Include/floatobject.h:87:17: note: expected ‘unsigned char *’ but argument is of type ‘char *’

After fixing warnings and structure.rst I like to see that patch in standard library.
msg157484 - (view) Author: Antoine Pitrou (pitrou) * (Python committer) Date: 2012-04-04 15:02
Given than there is no native "half float" in C (AFAIK), does it make sense to have a native variant of half floats?

+    {'e',       sizeof(short),  SHORT_ALIGN,    nu_halffloat,   np_halffloat},

Shouldn't it be 2 rather than sizeof(short)? And why SHORT_ALIGN?

Other comments:
- in the tests, please remove the commented out print() calls
- in the tests, I don't understand why some examples are commented out; you should explain why (add a comment)
- you can add the "import math" at the top-level, rather than in the test method
- in the doc, you need a "versionchanged" or "versionadded" tag to specify that half-float support was added in 3.3

I'll let others review the numerical code, if necessary.
msg157488 - (view) Author: Andrew Svetlov (asvetlov) * (Python committer) Date: 2012-04-04 15:17
I used half-float in GPU programming and from my perspective it was just native. There are no half-float in C, right. But there are half-floats used in NVIDIA libraries for example and I like to think used format is native and platform-depended in general. Correct me if I'm mistaking.
msg157490 - (view) Author: Antoine Pitrou (pitrou) * (Python committer) Date: 2012-04-04 15:25
> I used half-float in GPU programming and from my perspective it was
> just native. There are no half-float in C, right. But there are
> half-floats used in NVIDIA libraries for example and I like to think
> used format is native and platform-depended in general. Correct me if
> I'm mistaking.

By "native", the struct module means there is a corresponding C type and
therefore corresponding rules for size and alignment, as implemented by
the C compiler. GPU structure layout is another matter, as the C
compiler doesn't target that (not in a standard setup, anyway).

Apparently the patch takes the stance that the corresponding C type (for
size and alignment) is "short", which I guess is an acceptable
compromise, but still a bit weird.
msg157491 - (view) Author: Andrew Svetlov (asvetlov) * (Python committer) Date: 2012-04-04 15:32
Antoine, agree with you after explanation.
msg187590 - (view) Author: Mark Dickinson (mark.dickinson) * (Python committer) Date: 2013-04-22 20:16
I'll take a look at the numerics.
msg187592 - (view) Author: Paul Hoffman (paulehoffman) * Date: 2013-04-22 20:22
Just another voice for seeing this put in a deployed version of Python. Half-precision floats are becoming more common in applications.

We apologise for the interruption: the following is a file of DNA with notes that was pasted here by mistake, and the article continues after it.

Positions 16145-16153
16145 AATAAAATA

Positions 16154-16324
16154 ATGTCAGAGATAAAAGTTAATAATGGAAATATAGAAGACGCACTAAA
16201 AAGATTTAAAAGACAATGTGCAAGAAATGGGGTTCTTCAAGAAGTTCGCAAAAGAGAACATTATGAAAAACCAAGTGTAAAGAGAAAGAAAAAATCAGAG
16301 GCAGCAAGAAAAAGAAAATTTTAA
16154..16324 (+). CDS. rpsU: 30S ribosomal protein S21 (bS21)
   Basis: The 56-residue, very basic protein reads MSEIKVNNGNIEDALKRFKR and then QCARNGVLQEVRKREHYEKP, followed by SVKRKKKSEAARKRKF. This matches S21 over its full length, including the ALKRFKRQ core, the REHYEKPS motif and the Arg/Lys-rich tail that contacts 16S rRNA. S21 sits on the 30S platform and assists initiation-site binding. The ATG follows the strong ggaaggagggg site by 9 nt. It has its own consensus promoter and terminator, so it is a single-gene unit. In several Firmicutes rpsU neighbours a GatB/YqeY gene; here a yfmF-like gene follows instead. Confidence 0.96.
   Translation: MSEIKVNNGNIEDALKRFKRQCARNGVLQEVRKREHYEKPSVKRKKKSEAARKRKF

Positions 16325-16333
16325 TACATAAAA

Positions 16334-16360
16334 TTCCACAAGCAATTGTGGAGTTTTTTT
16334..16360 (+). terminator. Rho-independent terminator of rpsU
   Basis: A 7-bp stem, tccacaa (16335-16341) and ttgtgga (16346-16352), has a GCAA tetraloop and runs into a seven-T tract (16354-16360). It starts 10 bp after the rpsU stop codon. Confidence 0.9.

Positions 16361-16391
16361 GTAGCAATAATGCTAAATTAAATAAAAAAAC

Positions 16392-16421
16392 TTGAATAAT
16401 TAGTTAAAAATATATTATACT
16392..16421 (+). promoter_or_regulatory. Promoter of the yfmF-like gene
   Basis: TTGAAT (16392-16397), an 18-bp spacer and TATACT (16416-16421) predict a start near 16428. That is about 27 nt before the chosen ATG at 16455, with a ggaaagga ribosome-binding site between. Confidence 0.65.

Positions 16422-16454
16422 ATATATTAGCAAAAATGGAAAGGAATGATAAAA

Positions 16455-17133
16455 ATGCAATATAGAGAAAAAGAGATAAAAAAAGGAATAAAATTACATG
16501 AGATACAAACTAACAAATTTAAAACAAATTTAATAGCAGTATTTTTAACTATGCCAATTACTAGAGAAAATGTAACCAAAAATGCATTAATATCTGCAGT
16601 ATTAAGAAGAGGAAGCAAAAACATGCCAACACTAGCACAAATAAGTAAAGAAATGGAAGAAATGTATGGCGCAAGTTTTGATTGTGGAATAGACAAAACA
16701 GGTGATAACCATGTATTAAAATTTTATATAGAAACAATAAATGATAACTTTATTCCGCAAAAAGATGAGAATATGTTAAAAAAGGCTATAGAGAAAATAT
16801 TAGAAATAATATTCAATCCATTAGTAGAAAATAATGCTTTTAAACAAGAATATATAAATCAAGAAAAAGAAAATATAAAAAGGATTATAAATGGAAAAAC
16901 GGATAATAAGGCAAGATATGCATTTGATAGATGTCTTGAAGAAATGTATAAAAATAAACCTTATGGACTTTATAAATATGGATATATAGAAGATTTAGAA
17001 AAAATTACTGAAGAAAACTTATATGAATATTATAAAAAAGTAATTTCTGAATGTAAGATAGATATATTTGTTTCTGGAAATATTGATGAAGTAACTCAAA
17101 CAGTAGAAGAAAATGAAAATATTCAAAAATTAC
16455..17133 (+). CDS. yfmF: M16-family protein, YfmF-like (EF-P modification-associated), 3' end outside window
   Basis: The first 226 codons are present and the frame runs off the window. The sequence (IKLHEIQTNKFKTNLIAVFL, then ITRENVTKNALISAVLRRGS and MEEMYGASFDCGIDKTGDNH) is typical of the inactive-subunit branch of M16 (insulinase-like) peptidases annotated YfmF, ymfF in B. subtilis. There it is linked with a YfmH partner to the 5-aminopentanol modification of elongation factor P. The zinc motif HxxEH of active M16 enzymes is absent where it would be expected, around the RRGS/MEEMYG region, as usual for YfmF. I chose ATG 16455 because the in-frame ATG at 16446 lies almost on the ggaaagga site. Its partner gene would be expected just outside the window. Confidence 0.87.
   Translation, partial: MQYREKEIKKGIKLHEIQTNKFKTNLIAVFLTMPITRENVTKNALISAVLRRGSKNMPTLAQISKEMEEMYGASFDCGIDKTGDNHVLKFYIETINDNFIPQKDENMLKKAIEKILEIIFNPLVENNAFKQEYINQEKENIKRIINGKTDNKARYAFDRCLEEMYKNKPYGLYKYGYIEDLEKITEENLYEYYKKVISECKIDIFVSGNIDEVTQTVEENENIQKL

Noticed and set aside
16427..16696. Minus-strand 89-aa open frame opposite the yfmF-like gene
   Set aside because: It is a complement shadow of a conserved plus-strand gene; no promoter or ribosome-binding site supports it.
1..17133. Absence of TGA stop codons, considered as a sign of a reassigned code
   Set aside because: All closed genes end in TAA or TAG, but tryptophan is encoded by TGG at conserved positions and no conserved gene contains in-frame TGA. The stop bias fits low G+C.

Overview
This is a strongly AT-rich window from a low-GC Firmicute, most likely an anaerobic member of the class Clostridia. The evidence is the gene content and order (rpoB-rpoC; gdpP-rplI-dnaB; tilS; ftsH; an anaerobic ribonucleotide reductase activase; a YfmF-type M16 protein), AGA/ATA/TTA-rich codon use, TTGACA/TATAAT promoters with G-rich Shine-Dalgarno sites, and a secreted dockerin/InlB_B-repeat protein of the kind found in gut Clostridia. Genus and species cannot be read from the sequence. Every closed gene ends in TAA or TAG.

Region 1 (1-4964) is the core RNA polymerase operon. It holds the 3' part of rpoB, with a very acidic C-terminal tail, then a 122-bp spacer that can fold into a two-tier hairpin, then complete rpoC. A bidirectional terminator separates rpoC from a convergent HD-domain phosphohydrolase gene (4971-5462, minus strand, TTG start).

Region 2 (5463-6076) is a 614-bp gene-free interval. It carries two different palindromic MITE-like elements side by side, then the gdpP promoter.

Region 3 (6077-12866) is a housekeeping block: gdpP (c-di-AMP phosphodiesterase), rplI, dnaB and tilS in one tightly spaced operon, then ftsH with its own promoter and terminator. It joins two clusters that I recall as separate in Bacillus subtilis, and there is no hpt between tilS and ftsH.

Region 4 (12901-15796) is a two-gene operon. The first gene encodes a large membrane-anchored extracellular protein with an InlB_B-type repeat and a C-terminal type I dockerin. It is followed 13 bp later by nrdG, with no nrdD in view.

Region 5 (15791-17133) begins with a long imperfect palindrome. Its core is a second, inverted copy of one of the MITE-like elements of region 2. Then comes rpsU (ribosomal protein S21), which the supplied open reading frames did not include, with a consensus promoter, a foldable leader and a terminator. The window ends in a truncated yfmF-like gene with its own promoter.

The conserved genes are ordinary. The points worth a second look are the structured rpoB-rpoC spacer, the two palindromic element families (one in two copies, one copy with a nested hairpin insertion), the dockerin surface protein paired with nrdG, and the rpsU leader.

Question: does adding this affect math.isnan and math.isinf?
msg187615 - (view) Author: Mark Dickinson (mark.dickinson) * (Python committer) Date: 2013-04-23 07:19
I don't see how math.isnan or math.isinf would be affected: we're not proposing to make a float16 Python type, so math.isnan would never encounter a float16 value.
msg187656 - (view) Author: Paul Hoffman (paulehoffman) * Date: 2013-04-23 16:23

>I don't see how math.isnan or math.isinf would be affected: we're not proposing to make a float16 Python type, so math.isnan would never encounter a float16 value.

I was assuming that this proposal would also make this part of class 'float' just like the other floats returned from struct. Otherwise, you will get goofy cases where someone has to special-case what they get from struct.

import math, struct
FullInfinityAsInt = 0x7f800000
ThisFloat = (struct.unpack("f", struct.pack("I", FullInfinityAsInt)))[0]
print("The type is " + str(type(ThisFloat)))
if math.isinf(ThisFloat):
	print("This is an infiniity")
	print("This is not an infinity")

This should work similarly for the new half-precision, I would think.
msg187658 - (view) Author: Mark Dickinson (mark.dickinson) * (Python committer) Date: 2013-04-23 17:27
Paul: your example works because struct.unpack('f', packed_stuff)[0] returns a regular Python float, backed by C double---i.e., exactly the same type that's returned by struct.unpack('d', packed_stuff)[0].  In effect, the single-precision C value is computed and then converted to a double-precision C value (a lossless conversion) before being wrapped in a Python float as usual.  There's no dedicated float32 type, and math.isnan and math.isinf don't have to be aware of anything other than normal Python floats.  float16 packing and unpacking would work the same way: on packing, a Python float would be converted to the closest float16 value and then serialised to a pair of bytes; on unpacking, that pair of bytes is (at least conceptually) converted to a float16 value and then to the corresponding float64 value, wrapped up in a Python float.
msg187661 - (view) Author: Paul Hoffman (paulehoffman) * Date: 2013-04-23 17:41